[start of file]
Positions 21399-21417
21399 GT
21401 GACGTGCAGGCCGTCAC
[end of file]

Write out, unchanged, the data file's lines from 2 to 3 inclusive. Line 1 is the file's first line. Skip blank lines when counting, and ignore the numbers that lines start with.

21399 GT
21401 GACGTGCAGGCCGTCAC